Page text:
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The Revolution Will Not Be Televised

Venezuelan President Hugo Chávez was elected to the presidency in 1998. His platform called for a wholesale rejection of globalization and what he called the "savage project of neo-liberalism" - which had been embraced by President Carlos Andrés Pérez - to be replaced with a radical nationalism that appealed to the country's impoverished majority. So it shouldn't have come as much of a surprise that a coup was engineered by supporters of past president Pérez. The good fortune of the Irish filmmakers who were in the country making a documentary on Chávez meant that the entire process, as recorded in interviews and footage from both sides (something the country's media wasn't adept at) gave a clear picture of how the attempted coup was orchestrated.

No Volveran - The Venezualan Revolution Now

Behind the bold policies of Venezuelan president Hugo Chávez is a revolutionary mass movement that is saying NO to capitalism, and attempting to change the course of Latin American history.

Journey deep into the barrios, out to the factories and into the heart of the revolution to find out why there is a movement to transform society. Meet the people who are fighting for power in their communities, and taking control of their work places. Follow the factory workers of Sanitarios Maracay in their struggle against sabotage and corruption, as they pave the way forward with their unprecedented campaign for full nationalisation under workers’ control.

In this feature length documentary, meet many of the key revolutionary figures to find out how they are trying to build socialism of the 21st century, and how it is changing peoples lives.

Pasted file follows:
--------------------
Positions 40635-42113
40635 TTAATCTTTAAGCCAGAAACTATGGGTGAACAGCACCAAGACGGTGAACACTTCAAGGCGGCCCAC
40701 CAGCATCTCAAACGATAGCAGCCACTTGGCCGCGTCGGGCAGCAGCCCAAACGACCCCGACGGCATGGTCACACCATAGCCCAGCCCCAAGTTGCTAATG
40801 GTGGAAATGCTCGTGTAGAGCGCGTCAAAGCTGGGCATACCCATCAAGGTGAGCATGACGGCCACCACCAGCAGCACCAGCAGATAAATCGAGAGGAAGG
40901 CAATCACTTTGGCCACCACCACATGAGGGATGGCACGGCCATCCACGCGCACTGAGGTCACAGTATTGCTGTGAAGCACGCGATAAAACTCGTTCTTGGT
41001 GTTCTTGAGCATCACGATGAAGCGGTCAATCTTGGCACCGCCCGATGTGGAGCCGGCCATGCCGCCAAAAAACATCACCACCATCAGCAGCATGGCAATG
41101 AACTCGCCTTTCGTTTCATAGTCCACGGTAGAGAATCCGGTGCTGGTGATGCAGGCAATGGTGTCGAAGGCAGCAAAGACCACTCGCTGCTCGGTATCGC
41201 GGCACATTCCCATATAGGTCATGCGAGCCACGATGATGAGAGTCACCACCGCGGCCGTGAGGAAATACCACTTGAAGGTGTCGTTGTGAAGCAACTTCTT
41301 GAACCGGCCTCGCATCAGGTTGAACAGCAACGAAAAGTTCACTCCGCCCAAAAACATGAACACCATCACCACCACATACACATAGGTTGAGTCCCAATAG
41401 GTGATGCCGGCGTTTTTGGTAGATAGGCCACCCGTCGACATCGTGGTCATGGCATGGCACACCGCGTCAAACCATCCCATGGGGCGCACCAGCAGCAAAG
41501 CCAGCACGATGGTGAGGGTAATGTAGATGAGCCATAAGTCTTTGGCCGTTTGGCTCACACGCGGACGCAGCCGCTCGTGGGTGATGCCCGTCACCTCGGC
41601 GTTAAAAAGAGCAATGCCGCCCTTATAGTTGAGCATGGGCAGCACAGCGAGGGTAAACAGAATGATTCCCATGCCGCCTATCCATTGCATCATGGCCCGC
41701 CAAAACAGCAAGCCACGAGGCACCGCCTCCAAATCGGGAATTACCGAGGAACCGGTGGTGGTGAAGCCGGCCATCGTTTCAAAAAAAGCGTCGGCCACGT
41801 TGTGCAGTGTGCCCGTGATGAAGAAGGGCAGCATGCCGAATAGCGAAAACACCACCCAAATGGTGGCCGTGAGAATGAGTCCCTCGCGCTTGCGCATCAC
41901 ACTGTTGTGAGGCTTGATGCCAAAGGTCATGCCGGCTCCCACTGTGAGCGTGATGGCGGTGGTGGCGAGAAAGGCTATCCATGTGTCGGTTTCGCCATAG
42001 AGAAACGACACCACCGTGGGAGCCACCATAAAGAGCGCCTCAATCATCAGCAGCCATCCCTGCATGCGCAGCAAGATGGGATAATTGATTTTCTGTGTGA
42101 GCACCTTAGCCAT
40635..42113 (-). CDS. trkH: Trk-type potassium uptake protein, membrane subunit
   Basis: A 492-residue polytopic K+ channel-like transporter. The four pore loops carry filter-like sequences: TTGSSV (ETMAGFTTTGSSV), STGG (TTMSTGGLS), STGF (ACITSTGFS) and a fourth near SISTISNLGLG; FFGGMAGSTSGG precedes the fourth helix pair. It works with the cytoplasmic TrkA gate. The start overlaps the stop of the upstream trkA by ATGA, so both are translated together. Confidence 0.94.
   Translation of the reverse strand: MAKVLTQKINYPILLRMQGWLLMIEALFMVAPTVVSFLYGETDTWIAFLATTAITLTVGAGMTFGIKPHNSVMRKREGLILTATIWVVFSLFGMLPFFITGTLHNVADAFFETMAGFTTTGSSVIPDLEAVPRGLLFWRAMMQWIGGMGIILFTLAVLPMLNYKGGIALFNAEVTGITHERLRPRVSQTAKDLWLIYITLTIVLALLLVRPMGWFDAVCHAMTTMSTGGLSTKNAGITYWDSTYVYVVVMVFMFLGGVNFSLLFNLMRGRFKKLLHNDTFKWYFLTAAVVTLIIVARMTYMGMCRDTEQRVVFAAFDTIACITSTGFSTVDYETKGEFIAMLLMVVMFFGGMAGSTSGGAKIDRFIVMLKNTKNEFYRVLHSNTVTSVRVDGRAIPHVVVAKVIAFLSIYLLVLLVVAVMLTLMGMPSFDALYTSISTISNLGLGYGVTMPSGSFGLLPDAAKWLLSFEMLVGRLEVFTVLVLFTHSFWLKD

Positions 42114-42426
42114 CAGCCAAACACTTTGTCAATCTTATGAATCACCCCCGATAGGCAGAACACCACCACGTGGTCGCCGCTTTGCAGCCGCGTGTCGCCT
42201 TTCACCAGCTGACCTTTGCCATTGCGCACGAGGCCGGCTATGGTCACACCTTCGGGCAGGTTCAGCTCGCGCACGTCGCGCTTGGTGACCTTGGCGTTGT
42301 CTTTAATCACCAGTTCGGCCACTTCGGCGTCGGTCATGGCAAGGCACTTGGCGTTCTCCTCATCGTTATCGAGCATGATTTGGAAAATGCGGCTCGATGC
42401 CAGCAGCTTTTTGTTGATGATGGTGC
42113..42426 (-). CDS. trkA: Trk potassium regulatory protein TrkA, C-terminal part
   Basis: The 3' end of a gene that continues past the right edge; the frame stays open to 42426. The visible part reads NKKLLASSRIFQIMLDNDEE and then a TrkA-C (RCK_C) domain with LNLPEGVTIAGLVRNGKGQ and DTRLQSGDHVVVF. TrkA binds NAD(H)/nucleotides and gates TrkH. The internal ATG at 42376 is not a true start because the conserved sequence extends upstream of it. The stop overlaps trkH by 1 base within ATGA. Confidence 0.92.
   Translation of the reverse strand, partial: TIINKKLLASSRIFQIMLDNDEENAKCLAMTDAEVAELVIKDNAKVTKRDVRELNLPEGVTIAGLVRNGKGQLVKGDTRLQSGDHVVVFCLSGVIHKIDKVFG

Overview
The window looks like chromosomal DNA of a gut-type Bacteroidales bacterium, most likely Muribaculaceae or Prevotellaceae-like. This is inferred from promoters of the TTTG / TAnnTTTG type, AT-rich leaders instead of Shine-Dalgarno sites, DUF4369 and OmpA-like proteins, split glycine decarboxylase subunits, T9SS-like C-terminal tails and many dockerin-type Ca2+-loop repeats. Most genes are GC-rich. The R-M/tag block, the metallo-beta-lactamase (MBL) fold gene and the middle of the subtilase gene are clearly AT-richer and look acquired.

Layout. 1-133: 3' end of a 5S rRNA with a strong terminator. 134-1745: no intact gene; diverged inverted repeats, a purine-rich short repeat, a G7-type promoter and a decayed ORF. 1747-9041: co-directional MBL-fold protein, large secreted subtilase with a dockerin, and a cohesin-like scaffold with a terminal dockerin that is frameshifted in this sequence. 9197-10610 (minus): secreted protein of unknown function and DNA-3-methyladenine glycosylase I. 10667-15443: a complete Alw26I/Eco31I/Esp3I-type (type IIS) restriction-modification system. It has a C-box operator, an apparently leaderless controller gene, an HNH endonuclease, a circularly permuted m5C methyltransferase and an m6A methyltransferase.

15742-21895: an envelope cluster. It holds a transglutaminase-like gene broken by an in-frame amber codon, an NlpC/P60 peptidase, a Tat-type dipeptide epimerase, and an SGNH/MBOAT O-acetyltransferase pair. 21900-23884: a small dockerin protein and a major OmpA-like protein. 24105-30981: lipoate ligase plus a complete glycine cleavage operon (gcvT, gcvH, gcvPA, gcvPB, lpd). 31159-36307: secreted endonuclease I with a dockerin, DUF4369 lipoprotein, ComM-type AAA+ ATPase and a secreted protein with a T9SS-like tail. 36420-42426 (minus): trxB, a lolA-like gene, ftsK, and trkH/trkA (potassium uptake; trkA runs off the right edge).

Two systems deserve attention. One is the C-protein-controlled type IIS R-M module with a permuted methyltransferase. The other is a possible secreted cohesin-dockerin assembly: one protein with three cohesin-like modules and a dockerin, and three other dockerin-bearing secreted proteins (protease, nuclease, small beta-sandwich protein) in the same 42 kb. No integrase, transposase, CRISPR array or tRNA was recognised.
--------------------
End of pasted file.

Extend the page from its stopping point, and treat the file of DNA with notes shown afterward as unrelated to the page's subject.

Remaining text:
Summary of Venezuela 2017

The perception outside Venezuela is completely at odds with the reality on the ground. The whole ‘failed state’ thing – it’s just issues in economy being blown up. Unemployment in Venezuela is only 6.6%, foreign debt payments are being made on time. GDP is rising. Venezuela is not in an economic crisis, it’s in an economic war.

Of course there are problems from the fall in oil prices, but all the things being portrayed big in the media are created by the opposition – the violence, the shortages. There’s an attempt to create an opportunity for the western, mainstream media to say ‘this country is screwed’ so it can be ‘rescued’.

But it’s not the government screwing up the economy – that’s being done by big corporate monopolies. It’s not the government instigating the violence – that’s originating with the protesters, who are backed and even paid by corporations and even outside governments. And it’s all for the purpose of overthrowing democracy, not saving it.


3 million Chaves suppporters.jpg

See also